The lottery is named after the hand-made, single-shot “tumi” rifles that have been traditionally used to hunt game in Chin and elsewhere in the country, before the resistance groups that emerged after the coup began firing them at better-armed regime forces.
Tickets cost $5 and top prize in the 14th draw at the end of June was $1,300. The runner-up receives only $40 and the third prize is $30.
The lottery official said it was generating at least K3 million ($1,430) a month for the resistance, but sometimes substantially more than that. “In some months, we can provide tens of millions of kyat to Chin revolutionary forces through lottery proceeds and donations to the CRFP,” the official said.
However, with a single assault rifle costing upwards of K10 million on the black market, these funds are just a fraction of what these resistance groups need to challenge the military.
Nonetheless, the CRFP intends for the lottery to become a vital state institution under a future federal system, when it will be renamed the Federal Lottery. “The Federal lottery could become an important source of revenue for a state like Chin that produces few of its own goods,” the official said.
Cultural taboos and other challenges
The Tumi Lottery official said because the revolution required a lot of money and there was no telling how long it would take, people should participate in the lotteries “until the end”. But in Chin, religious scruples are standing in the way of increased ticket sales.
According to the 2014 census, Chin is about 85pc Christian and is the only state or region with a non-Buddhist majority.
“I don’t buy tickets because lotteries are a form of gambling, which is against my religion,” said a rural resident of Chin’s Matupi Township. “As far as I know, few here are interested in buying Tumi Lottery tickets.”
The lottery official admitted that buyer resistance is a problem, saying, “Communities associate lotteries with gambling and are reluctant to buy.”
Another resident of rural Matupi agreed that “people usually don’t buy lottery tickets because it’s against their religious beliefs” but added, “The lottery is for the revolution and for our own people, and I think they should buy it. The younger generation understands this.”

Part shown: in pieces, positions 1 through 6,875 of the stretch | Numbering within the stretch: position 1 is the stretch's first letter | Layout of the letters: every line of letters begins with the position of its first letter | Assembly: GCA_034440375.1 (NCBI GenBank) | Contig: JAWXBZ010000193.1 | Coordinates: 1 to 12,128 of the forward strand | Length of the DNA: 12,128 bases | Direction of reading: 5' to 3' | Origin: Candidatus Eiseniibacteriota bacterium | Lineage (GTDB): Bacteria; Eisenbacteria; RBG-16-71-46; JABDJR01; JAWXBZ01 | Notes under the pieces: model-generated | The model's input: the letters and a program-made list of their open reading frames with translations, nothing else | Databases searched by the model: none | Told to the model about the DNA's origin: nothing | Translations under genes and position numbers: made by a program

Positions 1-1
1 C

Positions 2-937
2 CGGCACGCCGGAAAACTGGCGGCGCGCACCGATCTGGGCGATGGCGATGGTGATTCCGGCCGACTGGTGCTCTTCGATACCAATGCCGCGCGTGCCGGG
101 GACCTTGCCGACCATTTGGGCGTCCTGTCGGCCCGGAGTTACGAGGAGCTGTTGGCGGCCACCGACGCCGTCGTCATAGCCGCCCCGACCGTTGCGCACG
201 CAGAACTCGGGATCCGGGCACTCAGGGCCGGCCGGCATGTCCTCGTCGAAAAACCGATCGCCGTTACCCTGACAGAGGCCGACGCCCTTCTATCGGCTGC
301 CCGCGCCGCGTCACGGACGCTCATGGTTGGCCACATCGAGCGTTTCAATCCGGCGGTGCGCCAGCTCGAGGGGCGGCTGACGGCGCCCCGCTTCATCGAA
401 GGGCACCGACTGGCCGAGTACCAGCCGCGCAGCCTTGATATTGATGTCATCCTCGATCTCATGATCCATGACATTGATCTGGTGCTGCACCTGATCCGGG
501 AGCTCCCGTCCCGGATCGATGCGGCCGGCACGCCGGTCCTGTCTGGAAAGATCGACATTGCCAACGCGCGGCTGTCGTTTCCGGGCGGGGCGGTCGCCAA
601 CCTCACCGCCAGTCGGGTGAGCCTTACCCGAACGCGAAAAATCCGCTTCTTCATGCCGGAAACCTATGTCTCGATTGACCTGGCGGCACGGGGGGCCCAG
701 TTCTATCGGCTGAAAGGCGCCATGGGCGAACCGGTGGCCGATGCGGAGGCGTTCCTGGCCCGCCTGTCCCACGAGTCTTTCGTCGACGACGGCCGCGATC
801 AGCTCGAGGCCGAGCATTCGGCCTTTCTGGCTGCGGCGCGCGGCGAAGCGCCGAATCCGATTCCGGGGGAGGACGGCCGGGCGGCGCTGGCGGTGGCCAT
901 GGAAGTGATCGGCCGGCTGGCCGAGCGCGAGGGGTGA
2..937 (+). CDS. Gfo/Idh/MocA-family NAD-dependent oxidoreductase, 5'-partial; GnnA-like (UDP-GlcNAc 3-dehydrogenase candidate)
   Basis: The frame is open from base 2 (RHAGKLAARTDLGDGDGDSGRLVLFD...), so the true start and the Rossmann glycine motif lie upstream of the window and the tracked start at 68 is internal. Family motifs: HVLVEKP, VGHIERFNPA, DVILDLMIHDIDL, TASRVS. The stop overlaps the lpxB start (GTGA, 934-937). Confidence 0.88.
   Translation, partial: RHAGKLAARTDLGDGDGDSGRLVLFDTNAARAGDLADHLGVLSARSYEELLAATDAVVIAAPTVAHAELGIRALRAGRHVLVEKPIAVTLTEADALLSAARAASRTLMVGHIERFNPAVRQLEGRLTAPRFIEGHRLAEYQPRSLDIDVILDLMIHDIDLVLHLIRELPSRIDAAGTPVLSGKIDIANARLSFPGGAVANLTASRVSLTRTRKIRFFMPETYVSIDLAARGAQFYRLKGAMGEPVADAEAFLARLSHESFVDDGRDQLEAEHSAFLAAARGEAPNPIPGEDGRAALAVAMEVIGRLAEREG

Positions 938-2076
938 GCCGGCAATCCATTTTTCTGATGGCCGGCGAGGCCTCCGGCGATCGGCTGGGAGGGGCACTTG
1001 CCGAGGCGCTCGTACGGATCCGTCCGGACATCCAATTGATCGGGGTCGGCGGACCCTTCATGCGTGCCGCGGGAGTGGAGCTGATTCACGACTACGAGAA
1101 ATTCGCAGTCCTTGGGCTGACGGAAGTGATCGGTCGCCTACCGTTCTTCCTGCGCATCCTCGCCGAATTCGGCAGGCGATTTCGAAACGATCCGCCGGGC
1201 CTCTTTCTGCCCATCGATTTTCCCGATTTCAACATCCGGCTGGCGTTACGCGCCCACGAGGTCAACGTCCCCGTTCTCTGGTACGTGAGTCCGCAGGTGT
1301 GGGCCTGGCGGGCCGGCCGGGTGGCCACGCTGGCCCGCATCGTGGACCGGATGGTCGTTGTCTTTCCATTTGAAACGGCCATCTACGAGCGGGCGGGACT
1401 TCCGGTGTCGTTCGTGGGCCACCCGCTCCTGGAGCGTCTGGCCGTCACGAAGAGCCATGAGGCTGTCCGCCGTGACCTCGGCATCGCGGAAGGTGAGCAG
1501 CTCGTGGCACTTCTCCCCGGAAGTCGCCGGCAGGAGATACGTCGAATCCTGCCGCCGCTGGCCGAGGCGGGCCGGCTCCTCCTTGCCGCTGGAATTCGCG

Another problem is that many people can’t buy tickets because they lack internet access and have no other means of taking part. In Chin, as in other major conflict areas, the junta has imposed a prolonged internet blackout to disrupt resistance activity. This places a greater onus on the substantial Chin diaspora elsewhere in Myanmar and overseas.
The lottery official said that because tickets in the Tumi Lottery can only be bought online, some people within the state had opted to support the revolution in other ways. “That’s why we are also trying to find more convenient ways [to sell tickets],” he said.
An agent who sells tickets for the Ta’ang lottery online said there were many more buyers from lowland areas, outside of the Ta’ang heartland in the mountains of northern Shan, where connectivity is weak even though the regime has not shut down the internet.“About 90 percent of my customers are from the lowlands. Perhaps that is because I sell online and internet connections are unreliable in our region,” he said.
The vendor added that many wanted to buy tickets but were too worried about their safety. Security is a big concern at a time when the junta is handing people multi-year prison sentences under the Counter-Terrorism Law for allegedly funding resistance groups.
“Although the Ta’ang lottery is to raise funds for education, it emerged after the coup,” he added, suggesting that this alone would invite the suspicion of the junta. The regime, however, has regularly targeted public services in areas controlled by resistance groups – most notoriously, in an airstrike on a parallel civil administration office in Sagaing Region’s Kantbalu Township in April, which is estimated to have killed more than 150 people.